There’s a western-ish bar called the Crossroads and plenty of eating options. N&J’s Chicken had a good mix of western food and Thai food, which seemed to be popular with the locals. Despite having a lot more amenities than Mae Sairang, this was a quiet town with just a handful of tourists. That certainly isn’t how I’d describe Pai, the next destination on my trip.
Day 3: Mae Hong Son to Pai (117 km)
This is the part of the road I was most excited for. The distance was relatively short, yet the many curves make this a slow journey. The best part are the many quick diversions along the way. I had passed some national parks earlier in the trip, but they would have required either too much time or money. The road from Mae Hong Son to Pai has plenty of sights that break up the journey nicely.
This is an odd little diversion. It’s essentially a nice park with lots of Asian carp lazily swimming around. There’s a small 5-foot wide where a bunch of the fish are packed in. Kind of weird and a bit of a letdown, but the area itself is nice and it’s not a bad way to spend 30 minutes or so.
Nobody was here except for a sleeping monk, so I dropped my bag inside the ticket booth (a sign said I could this) and dropped 20 baht into the bowl. It’s a short but steep climb to the cave, which gets its name from the discovery of 3,000-year-old human remains inside. There’s a lot of ducking and climbing, including a very rickety bamboo bridge that needs to be crossed. I had fun.
Another Cave – Sort Of
Tham Pha Mon, next to the military checkpoint seemed really appealing but the wooden walkway leading inside the cave was completely collapsed. I snapped a photo and dropped my lens cap, so I had to climb down. Too bad it was inaccessible because there seemed to be some loud rushing water inside what appeared to be a big cave.
The Top of the Mountain
There’s a scenic rest area about 30 km outside of Pai called Doi Kiew Lam. The view is amazing, but you can pay 40 baht to ride up a steep km road for an ever better view. Going down is scarier than going up but it was exciting and the view was, as expected, spectacular.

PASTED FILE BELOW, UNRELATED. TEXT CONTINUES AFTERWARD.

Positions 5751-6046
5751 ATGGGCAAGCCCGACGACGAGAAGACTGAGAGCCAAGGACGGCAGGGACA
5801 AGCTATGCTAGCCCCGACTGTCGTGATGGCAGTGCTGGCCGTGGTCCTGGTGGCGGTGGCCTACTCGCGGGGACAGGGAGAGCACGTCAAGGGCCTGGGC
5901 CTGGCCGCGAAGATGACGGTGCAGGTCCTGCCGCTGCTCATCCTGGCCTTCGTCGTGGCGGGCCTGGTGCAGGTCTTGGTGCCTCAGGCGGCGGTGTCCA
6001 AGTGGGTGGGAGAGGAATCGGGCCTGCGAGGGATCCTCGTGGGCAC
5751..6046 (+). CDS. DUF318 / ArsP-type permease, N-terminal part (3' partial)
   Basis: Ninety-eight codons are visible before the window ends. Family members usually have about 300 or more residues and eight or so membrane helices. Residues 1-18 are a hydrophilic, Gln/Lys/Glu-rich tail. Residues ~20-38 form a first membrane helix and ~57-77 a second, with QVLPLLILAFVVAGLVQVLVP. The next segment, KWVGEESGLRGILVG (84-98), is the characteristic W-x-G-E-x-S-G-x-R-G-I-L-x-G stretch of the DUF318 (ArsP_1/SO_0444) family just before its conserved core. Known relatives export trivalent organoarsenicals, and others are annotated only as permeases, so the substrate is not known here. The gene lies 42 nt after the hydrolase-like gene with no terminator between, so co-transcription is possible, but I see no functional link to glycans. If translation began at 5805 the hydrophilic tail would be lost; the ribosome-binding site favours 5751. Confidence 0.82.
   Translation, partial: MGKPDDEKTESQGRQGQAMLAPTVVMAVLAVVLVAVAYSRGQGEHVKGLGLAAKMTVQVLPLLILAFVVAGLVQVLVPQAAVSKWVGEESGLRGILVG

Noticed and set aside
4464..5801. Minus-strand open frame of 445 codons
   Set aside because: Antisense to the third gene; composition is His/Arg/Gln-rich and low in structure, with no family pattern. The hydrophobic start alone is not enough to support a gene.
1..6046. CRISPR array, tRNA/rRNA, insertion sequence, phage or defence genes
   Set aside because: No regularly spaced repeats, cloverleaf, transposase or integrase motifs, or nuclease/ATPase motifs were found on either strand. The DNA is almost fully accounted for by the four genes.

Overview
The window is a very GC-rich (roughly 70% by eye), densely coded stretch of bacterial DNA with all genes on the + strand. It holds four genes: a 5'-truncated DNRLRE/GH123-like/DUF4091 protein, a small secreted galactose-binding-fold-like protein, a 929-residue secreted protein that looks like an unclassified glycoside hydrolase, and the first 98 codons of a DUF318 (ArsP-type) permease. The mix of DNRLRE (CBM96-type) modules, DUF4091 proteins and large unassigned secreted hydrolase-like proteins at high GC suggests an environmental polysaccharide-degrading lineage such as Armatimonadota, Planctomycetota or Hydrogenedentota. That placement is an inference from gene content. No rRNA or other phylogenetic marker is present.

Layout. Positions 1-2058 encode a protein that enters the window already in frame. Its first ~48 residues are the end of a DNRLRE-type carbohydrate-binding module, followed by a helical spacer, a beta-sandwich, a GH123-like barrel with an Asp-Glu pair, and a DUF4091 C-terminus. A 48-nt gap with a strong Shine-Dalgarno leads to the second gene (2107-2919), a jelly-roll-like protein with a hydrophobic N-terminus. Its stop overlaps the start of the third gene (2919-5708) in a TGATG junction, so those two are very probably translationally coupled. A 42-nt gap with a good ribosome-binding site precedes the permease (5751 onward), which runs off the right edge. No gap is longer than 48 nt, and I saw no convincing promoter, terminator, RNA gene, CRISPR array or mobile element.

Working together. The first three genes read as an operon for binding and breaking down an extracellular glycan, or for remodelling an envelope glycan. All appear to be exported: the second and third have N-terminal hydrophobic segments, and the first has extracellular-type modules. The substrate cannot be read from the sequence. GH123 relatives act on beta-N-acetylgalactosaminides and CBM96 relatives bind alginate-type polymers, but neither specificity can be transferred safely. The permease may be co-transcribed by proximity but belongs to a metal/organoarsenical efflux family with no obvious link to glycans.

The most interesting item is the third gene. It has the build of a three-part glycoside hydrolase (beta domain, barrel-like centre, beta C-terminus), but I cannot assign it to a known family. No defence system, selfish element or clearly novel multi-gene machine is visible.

After some steep declines, I made it to Pai. Decades ago, hippies attracted by the beauty of the area set up here. Now things are a lot bigger, with many Western backpackers and Chinese people coming here to spend a few days. The Chinese are fairly new arrivals, as this town was featured in Lost in Thailand, one of the most popular Chinese films of all time.
It’s a weird place and something of a tourist bubble that’s nothing like the rest of Thailand. Still, it’s an appealing place. I knew I was going to spend two nights here to relax from all the riding I already, so I attended a rave in the countryside. It was pretty fun.
Day 4: Hanging out in Pai
I ended up massively hungover but gathered the energy to see the sights. There are the Pai canyons, which is a nice scenic area where you walk to the edge of eroded cliffs. I also went to a hot spring pool at one of the hotels. The privately-run hotel was 80 percent cheaper than the public park, which is kind of messed up.
There was plenty to see and I didn’t end up making it to any of the waterfalls, as I wasn’t expecting too much since it was the height of the dry season. I ended the night by meeting up with some new friends for open mic night at Edible Jazz. We only drank tea that night.
Day 5: Pai to Chaing Mai (140 km)
The beginning of this stretch of road was some of the most difficult I had encountered on the trip, with very sharp turns, less than stellar road conditions and a bunch of debris on the road from a previous storm. The first 40 km or so was the most difficult. Things got easier after that and I was able to enjoy the ride. There were a number of funky coffee shops during this leg of the trip and I wish I could have stopped at more.
I passed by a national park or two, but my only sightseeing stop was the Mork-Fa waterfall. For 100 baht ($3), there’s a nice park area and a really massive waterfall after a short hike. If you want to splurge you can rent a cottage for 1500 baht ($45) a night. It’s not an authentic camping experience but it sure looked comfortable.
Finally, the bends and curves of the road ended and I ended up on the highway. This was the homestretch and I was able to get up to some good speeds due to the flatness and straightness of the roads. Chiang Mai was oppressively hot and after just a couple kilometers I missed the calmness of the mountain roads. I forgot that traffic could be so heavy.
As sore I was after each day of riding –- and I was pretty sore on that modestly-sized motorbike -– I loved every part of the journey. If I had to do it all again, I would have taken it a little slower and spent some more time in the towns and a night in Doi Inthanon National Park. Still, that’s not exactly a regret. The Mae Hong Son loop is a must-do if you’re in Thailand.
I'm an American freelance writer who spent a couple years living in Cambodia. Now I'm on the move again and traveling all over the place. I'm willing to try any bizarre liquor that's presented to me. Any recommendations?